Ecumenism

What the Traditional Mass Means to Me

I came to the Church through the Traditional Latin Mass. I would have converted anyway. It was becoming more and more obvious that the Church was where I belonged, and it seemed pointlessly obstinate and even artificial to remain apart from her. But the Traditional Mass made the situation clearer, because it made it more [...]

Ecumenism, Rightly Understood

In Tyler Blanski’s recent Crisis article titled “Did the Synod Endorse ‘Lifestyle Ecumenism’?,” he claims that “ecumenists are pluralists when it comes to truth.” In other words, they are relativists, searching for unity without truth. Essentially, Blanski claims that this is “what ecumenism [as such] really is.” The question here isn’t whether ecumenism is sometimes [...]

Did the Synod Endorse “Lifestyle Ecumenism”?

I would like to suggest to you that so-called “lifestyle ecumenism” helps us see ecumenism for what it really is. You see, in my Anglican days, I used to think I was more catholic than the Catholics. I believed that “spiritual unity,” and maybe also a loose agreement on central doctrines, sufficed. As a Catholic, [...]

Anglican Ordination of Women Bishops Ends Reunion Prospects

It was, of course inevitable, having ordained women to its “priesthood” that the Church of England, mother Church of the Anglican Communion, would in the end ordain women to its “episcopate” (I place the key-words in inverted commas, not to be insulting but to indicate simply that most Anglicans use the words to describe something [...]

Anglicans Choose Egalitarianism Over Christian Unity

On 14 July, the General Synod of the Church of England voted in favor of allowing women to become bishops. The measure had previously been rejected in 2012 by the Synod, the Church of England’s deliberative and legislative body composed of “houses” of bishops, clergy and laity, when it failed to gain the requisite two-thirds [...]

Distinguishing Between Authentic and Heretical Ecumenism

Pope Francis’s visit with the Orthodox Patriarch Bartholomew in Jerusalem on May 25 elicited the familiar curiosity and hope that accompanies such gestures shared between persons of different faith traditions, in this case persons of the highest leadership and authority in their respective Churches, coming together in at least some degree of commonality and fellowship. [...]

Islam and the Outer Limits of Ecumenism

The 1964 Vatican II Decree on Ecumenism, Unitatis redintegratio, was quite clear: The newly launched ecumenical movement had as its sole goal, the reunification of Christians.  The appeals for reunification would be directed to baptized Christians, “those who invoke the Triune God, and confess Jesus as Lord and Savior, doing this not merely as individuals [...]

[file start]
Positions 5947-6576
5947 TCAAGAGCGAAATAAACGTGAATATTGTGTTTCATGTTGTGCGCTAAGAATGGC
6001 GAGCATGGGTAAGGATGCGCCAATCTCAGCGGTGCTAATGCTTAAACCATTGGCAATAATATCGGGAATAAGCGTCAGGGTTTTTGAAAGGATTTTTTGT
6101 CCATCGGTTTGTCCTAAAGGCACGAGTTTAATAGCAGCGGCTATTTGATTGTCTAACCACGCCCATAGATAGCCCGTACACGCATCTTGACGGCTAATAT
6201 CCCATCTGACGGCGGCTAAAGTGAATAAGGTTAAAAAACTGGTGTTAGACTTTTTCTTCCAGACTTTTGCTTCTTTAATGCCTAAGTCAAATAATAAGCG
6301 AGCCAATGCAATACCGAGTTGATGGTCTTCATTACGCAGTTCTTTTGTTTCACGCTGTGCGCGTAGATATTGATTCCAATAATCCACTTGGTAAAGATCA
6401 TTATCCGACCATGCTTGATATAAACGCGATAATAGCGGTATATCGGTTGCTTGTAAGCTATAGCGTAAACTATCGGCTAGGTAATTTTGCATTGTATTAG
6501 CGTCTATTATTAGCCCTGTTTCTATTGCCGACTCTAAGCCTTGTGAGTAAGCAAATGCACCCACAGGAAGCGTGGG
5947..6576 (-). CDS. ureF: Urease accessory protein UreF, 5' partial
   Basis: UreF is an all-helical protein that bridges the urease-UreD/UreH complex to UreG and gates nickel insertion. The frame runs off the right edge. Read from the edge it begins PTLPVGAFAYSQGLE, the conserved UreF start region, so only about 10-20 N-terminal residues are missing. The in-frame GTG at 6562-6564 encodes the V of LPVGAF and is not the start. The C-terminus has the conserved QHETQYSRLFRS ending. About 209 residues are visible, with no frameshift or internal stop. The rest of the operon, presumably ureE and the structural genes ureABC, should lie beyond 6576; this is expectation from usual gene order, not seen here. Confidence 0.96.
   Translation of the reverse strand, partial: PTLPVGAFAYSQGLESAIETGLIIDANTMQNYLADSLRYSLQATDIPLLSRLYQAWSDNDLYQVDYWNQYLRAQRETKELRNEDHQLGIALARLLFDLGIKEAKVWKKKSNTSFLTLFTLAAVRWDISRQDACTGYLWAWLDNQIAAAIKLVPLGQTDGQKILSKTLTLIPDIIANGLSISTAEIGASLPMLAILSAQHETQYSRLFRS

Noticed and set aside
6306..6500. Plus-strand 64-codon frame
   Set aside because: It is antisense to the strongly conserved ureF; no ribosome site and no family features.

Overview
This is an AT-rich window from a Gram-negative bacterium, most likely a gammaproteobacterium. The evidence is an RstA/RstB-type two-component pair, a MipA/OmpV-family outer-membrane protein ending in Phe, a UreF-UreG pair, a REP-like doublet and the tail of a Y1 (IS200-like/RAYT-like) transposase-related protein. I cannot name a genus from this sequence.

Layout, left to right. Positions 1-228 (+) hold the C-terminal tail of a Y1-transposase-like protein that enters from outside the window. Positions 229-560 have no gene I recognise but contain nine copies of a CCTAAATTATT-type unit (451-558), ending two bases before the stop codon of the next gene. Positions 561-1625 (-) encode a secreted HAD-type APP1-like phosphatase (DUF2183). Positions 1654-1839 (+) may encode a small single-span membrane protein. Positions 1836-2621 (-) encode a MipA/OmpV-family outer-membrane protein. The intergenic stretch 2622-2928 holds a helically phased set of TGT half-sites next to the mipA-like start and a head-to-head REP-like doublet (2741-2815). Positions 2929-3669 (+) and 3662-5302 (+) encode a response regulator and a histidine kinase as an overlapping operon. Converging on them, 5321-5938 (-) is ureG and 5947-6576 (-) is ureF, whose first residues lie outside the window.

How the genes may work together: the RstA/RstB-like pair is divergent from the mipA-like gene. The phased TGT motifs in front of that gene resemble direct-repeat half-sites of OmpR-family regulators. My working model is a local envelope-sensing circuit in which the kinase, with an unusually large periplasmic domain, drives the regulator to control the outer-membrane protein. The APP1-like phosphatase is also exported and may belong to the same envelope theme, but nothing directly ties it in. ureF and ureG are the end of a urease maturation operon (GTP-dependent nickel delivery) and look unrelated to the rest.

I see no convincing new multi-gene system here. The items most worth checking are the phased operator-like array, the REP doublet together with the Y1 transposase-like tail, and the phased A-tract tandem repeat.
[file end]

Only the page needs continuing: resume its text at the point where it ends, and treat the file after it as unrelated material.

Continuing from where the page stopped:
Benedict XVI and the Pathologies of Religion

It passed almost unnoticed, but last month Benedict XVI significantly upped the ante in an argument he’s made one of his pontificate’s centerpieces. To the horror, one suspects, of some professional interfaith dialoguers and wishful-thinkers more generally, the pope indicated the Church should recognize that some types of religion are in fact “sick and distorted.” [...]

Ecumenism and Other Novel Interpretations

Since Vatican II, the Catholic Church has been turned upside down in the name of an ecumenical council whose true interpretation continues to be debated more than half a century after it closed. One point of contention is the Council’s teaching on religious liberty. In his 1864 encyclical Quanta Cura, Pope Pius IX labeled as [...]

We are Non-Roman Catholics

The first reaction of visitors to my lovely parish church is generally one of bewilderment, as they anoint themselves with air after reaching out for a holy water font inside the door and coming up empty. No statues, either. No stations of the cross. No confessionals or Rosary group either, for that matter. The first [...]

The Ecumenical Future

The Evangelical Church in Germany is a theological muddle, being a federation of Lutheran, Prussian Union, and Reformed (or Calvinist) Protestant communities. Still, it must have been a moving moment when the Council of this federation met with Pope Benedict XVI last month in the chapter hall of the former Augustinian priory at Erfurt: the [...]

A New Bridge across the Tiber

The Personal Ordinariate of Our Lady of Walsingham has now been established in England. By Easter this year, three bishops, sixty priests, and nearly one thousand lay people had left the Church of England to be received into the Catholic Church. Archbishop Donald Wuerl is working with interested parties to establish the ordinariate in the United [...]

The Two Novaks: Jews, Christians, and the One True God

It happens that in the various Slavic tongues the name Novak means new man, newcomer, stranger. Novak was a name often given to wanderers to a town, who might be of Jewish or of Christian background. Those of us whose name is Novak (or Novick, or Nowak, or Novakoff, or Novacek, or other variants) -- [...]

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